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Cover Image Credit: people.com

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Patience Is More Important Than A 4-Year Degree

One means nothing without the other.

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Senior year makes you reflect on what you've accomplished in your college career. The classes, professors, peers, clubs and organizations, great choices, terrible choices, and everything in between all accumulates into one unique experience for each individual. If there's one thing that I've learned while putting my life into perspective this year, it's that college is mostly bullshit.

Yes, classes can be cool and informative. Yes, you can learn a lot from your professors. But how much of what you learn in the classroom directly relates to what you'll be doing for a living? Unless you're going to med school, probably not much. Do any internship, talk to any person in a company that you want to work for, and they'll all tell you the same thing – what you went through to earn your 4-year certificate to work is only 5% of what you need to do the job.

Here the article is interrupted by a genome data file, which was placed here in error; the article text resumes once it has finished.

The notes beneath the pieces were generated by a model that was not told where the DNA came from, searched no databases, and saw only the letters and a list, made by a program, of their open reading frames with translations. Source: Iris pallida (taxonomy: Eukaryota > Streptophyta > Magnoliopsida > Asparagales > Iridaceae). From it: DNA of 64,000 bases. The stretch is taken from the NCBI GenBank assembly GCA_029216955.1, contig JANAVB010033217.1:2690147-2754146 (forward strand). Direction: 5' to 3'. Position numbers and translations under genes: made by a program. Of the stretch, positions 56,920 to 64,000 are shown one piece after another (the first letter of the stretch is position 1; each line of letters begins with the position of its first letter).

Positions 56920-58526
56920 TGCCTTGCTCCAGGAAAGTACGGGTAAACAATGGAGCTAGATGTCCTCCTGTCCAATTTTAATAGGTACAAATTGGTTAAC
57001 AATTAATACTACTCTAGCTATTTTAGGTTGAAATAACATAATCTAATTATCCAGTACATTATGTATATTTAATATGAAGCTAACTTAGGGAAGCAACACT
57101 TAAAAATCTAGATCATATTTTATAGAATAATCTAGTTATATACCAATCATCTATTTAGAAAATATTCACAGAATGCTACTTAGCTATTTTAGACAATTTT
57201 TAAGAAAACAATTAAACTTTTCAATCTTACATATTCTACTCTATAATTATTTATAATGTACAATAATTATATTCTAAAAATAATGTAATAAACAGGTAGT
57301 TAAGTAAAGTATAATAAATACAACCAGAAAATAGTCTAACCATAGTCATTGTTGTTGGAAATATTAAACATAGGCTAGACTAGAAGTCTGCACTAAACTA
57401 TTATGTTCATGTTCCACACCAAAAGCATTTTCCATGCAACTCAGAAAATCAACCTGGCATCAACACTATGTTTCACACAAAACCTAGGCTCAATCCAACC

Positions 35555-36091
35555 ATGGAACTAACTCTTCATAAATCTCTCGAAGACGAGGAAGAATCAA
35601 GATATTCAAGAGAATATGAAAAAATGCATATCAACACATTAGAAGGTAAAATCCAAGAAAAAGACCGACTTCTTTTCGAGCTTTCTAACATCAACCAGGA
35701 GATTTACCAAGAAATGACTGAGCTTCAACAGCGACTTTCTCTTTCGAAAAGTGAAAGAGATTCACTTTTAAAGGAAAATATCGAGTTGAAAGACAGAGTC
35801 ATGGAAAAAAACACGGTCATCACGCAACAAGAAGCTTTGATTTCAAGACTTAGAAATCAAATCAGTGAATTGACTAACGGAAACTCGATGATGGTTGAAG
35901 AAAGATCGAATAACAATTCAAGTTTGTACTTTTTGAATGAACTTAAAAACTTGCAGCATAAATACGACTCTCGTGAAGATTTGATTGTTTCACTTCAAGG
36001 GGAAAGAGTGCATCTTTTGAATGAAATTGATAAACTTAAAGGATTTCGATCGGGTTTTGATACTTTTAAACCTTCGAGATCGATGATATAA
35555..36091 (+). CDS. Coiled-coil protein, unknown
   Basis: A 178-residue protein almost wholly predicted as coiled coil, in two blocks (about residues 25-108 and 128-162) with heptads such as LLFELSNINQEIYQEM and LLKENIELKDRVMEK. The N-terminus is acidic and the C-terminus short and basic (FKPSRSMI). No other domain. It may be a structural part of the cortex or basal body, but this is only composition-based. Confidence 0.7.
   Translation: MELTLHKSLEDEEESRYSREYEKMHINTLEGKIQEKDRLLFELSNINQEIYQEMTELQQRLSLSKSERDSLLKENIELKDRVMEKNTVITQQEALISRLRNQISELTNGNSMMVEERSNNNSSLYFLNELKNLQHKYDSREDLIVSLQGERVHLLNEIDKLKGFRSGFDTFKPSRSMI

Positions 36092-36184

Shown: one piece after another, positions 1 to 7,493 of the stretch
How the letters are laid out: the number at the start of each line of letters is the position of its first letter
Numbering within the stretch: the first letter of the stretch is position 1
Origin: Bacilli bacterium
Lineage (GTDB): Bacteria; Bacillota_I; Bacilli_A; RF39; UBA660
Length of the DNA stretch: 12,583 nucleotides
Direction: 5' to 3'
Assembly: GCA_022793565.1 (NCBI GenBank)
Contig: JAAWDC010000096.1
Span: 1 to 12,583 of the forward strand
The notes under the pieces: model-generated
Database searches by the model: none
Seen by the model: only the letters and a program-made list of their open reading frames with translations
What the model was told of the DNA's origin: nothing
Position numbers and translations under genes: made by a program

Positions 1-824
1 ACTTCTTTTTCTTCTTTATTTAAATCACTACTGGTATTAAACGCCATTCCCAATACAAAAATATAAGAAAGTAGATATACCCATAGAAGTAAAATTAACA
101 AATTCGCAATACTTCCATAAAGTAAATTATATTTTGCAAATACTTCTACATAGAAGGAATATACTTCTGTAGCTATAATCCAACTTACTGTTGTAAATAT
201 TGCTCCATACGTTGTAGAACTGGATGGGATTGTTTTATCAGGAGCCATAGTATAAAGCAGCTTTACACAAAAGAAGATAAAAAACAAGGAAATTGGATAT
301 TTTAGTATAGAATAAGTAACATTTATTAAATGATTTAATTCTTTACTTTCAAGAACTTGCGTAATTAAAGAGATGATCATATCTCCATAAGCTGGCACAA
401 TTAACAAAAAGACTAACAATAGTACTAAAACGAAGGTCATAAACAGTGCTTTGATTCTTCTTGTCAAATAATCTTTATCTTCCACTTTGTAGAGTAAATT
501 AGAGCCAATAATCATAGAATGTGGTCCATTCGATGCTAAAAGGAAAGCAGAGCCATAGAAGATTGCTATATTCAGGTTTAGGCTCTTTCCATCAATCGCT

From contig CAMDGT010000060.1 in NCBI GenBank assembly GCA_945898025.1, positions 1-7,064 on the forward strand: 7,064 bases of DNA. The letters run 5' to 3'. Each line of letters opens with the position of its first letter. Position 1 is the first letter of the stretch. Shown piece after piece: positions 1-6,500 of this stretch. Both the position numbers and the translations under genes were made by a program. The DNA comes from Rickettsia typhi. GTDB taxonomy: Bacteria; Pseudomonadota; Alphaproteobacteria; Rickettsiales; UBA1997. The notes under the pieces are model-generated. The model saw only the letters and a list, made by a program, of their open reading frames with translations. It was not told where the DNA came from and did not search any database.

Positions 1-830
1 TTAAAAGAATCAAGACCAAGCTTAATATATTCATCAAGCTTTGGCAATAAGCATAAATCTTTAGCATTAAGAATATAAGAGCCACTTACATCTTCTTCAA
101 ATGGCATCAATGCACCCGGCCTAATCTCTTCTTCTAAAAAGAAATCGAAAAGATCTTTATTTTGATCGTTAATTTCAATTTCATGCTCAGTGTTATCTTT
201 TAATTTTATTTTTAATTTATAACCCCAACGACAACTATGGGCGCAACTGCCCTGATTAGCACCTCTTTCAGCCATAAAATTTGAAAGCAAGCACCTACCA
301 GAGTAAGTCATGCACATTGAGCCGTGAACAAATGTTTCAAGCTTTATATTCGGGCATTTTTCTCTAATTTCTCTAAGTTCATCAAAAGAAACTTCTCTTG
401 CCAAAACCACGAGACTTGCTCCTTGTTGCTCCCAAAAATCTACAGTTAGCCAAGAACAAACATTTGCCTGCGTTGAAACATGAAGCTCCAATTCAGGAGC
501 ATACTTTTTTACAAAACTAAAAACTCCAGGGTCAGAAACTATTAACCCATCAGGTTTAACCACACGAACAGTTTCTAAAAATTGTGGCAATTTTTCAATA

You need hard skills, which are things that directly translate into your performance as a worker. You need people skills, aka "well yes this person is certainly qualified to do the job, but am I going to enjoy being in an office with them for 40 hours per week or more?" Most importantly, however, I think you need patience.

College students are under so much pressure in the 18-25 age range to have our lives completely figured out. If we don't, then the older generation and even our peers like to frame us as failures. In reality, less than one percent of us know what we want to do for the rest of our lives and we try painting a picture on social media and construct great narratives in person to make it seem as if we know what we're doing. Why can't we emphasize patience as it is a powerful virtue?